For the last couple of years I’ve had the privilege of serving as a consultant for Concordia Publishing House. I’ve worked with them on a variety of projects ranging from the exploration of future models for publishing to emerging trends in education staff development, networking with stakeholders in the Lutheran education system to conducting research on the use of mobile devices and one-to-one programs. Most recently, I’ve enjoyed helping edit a collection of essays about the Pedagogy of Teaching the Faith. During this time, I’ve worked with editorial staff, executive leadership and even had a chance to give a presentation to the CPH board. Amid these two years, my admiration for this publishing house as a promising model for innovation has consistently grown. Here are the ten reasons why.
1. Mission-minded Innovation
Concordia Publishing House is the publishing house of the The Lutheran Church—Missouri Synod. As such, CPH has a clear mission and commitment to the teachings of this church body. CPH’s commitment to innovation is not just about the pursuit of the greatest revenue streams. It is a strong commitment to innovation as a servant to the greater mission of the organization and the church body that it serves. This is a model for innovation throughout the non-profit world.
2. A Balance Between Sustaining and Disruptive Innovations
CPH exists to serve a target population. While the company has the intellectual capital to far exceed what its stakeholders are ready to use, it does an exemplary job balancing two types of innovation. Sustaining innovations are those innovations that are incremental in nature; largely improvements, enhancements, or iterations of past products and services. There are countless examples of such innovations at CPH, because they approach innovation with an important measure of humility given their target audience.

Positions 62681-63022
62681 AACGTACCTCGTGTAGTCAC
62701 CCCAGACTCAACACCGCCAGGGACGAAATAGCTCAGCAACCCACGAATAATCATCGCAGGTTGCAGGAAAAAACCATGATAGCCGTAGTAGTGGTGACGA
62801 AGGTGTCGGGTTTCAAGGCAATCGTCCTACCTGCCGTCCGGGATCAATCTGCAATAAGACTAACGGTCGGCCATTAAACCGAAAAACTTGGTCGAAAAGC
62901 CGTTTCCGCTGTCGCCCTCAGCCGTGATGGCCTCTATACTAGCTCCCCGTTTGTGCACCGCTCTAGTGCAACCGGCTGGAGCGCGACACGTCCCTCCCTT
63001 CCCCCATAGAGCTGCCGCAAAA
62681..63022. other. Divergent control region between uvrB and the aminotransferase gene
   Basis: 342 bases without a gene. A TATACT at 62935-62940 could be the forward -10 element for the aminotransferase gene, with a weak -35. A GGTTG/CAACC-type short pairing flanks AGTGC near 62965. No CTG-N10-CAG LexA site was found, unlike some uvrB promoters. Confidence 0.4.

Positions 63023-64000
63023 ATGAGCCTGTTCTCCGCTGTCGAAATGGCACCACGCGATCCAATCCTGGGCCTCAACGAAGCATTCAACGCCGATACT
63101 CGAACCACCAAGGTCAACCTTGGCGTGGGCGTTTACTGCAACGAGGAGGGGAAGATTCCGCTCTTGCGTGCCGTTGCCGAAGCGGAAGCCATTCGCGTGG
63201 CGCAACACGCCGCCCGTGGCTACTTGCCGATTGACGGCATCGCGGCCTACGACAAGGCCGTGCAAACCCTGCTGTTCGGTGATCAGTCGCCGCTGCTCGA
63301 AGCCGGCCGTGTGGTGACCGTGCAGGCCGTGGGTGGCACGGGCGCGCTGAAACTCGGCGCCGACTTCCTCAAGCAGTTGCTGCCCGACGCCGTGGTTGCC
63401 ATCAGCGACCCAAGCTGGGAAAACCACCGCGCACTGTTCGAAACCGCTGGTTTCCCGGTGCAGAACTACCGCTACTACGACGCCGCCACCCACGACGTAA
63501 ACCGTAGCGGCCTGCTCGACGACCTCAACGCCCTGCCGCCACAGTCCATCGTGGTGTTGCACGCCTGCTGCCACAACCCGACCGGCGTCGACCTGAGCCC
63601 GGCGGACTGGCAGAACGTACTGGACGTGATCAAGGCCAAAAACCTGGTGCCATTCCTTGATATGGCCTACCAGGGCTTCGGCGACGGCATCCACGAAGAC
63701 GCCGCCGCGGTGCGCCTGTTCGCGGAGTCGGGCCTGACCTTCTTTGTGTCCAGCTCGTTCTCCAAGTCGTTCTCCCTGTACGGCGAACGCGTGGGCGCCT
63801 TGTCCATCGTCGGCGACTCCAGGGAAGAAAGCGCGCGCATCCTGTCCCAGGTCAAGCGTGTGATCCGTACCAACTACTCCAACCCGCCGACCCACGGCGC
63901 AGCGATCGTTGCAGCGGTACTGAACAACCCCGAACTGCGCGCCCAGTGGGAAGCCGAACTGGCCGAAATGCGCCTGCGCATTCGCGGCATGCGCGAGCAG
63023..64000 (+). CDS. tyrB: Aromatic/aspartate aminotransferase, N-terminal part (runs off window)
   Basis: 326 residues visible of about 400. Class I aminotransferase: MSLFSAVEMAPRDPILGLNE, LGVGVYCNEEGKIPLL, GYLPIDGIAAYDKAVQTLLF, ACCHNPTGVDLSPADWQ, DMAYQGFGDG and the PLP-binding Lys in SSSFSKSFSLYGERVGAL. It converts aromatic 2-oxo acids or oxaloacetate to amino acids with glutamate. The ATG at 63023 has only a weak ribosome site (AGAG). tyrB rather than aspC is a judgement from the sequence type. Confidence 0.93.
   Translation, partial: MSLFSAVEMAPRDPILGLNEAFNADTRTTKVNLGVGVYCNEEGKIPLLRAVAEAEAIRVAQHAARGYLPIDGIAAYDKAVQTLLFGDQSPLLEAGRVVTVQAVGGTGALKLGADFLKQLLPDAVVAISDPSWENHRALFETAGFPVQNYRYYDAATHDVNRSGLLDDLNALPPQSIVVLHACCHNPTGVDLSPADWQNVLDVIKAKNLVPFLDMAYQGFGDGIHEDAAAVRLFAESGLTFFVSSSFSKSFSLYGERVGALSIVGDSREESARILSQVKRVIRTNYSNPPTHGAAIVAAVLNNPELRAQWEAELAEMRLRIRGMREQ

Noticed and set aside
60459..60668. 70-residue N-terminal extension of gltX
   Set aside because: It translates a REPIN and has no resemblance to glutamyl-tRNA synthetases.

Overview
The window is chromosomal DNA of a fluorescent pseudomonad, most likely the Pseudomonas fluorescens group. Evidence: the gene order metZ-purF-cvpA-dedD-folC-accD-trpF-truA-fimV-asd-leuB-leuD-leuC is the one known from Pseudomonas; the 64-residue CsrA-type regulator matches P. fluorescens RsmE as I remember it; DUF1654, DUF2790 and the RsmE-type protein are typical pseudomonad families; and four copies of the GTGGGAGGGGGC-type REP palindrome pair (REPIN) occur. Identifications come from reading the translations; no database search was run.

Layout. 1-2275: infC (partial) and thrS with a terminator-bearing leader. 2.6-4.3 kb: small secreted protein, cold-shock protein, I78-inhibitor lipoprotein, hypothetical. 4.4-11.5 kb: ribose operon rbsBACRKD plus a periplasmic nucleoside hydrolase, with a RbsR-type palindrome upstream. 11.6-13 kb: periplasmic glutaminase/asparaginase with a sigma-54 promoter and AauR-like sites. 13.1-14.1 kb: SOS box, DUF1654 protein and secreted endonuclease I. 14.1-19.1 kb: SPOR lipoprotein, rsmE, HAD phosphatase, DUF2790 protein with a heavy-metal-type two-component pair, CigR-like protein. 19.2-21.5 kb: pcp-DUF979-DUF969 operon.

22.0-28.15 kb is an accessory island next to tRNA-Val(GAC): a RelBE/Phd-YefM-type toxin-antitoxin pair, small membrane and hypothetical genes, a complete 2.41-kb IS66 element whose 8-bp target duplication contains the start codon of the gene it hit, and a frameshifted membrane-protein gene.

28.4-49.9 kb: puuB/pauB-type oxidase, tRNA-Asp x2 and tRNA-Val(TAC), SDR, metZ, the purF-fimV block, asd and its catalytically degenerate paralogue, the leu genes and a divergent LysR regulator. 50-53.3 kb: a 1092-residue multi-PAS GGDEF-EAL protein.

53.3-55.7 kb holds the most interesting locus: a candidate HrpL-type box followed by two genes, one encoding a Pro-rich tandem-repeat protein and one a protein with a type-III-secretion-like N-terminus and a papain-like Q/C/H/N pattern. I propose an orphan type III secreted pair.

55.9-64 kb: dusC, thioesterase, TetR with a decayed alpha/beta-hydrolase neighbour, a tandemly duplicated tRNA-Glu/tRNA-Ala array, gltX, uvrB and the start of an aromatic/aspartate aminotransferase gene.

At the same time, there are some promising disruptive innovations in the works as well. A disruptive innovation is that which creates a new market or potentially disrupts a past technology with something new and eventually improved. One such CPH innovation is Church 360, a “complete suite of web-based church management software.” This is an example of a high-value product that has the potential to transform the management of church information, financials and the like. It is a technology that shifts work that was previously disconnected or only managed on a single computer in a church office to something that allows collaboration and shared work across staff and volunteers regardless of one’s physical location.
3. Collaborative Innovation
A simple but significant project was launched at CPH in the last couple of years. It is an internal innovation site, a place where anyone serving any role in the organization can view and share innovative ideas. While there are certainly great ideas that come from executive leadership, this simple addition does three things. One, it honors the ideas and creativity of every person in the company. Two, it capitalizes upon great ideas wherever they might emerge in the organization. Three, it provides a forum where people learn from and build upon the ideas of each other.
4. Innovation Space
Design matters and it has an impact on the way people think and interact with one another. As such, I’ve enjoyed seeing the newer spaces designed at Concordia Publishing House. Their Innovation Center is a wonderfully creative space for people to collaborate, the type of space that you might find in some of the powerhouse companies of Silicon Valley. The same is true for some of the newer offices and collaborative areas where much of the research and development (called emerging products) happens. This awareness of the importance of re-imagining physical space to encourage more collaboration and creativity is abundant among leadership at CPH.
5. Customer-Centered Innovation
I had a wonderful chat with Mark Knickelbein, Associate Editor and Developer of Worship Arts Resources at CPH; and he explained one innovation that they implemented for their large music selection. Mark explained that, in the past, customers liked physically browsing through music via an in-store experience. While not having an in-store option for every person, the team has made significant headway in creating somethings as good or better. They have created a solution that may be one of the only in the music sales industry. In the words of Mark: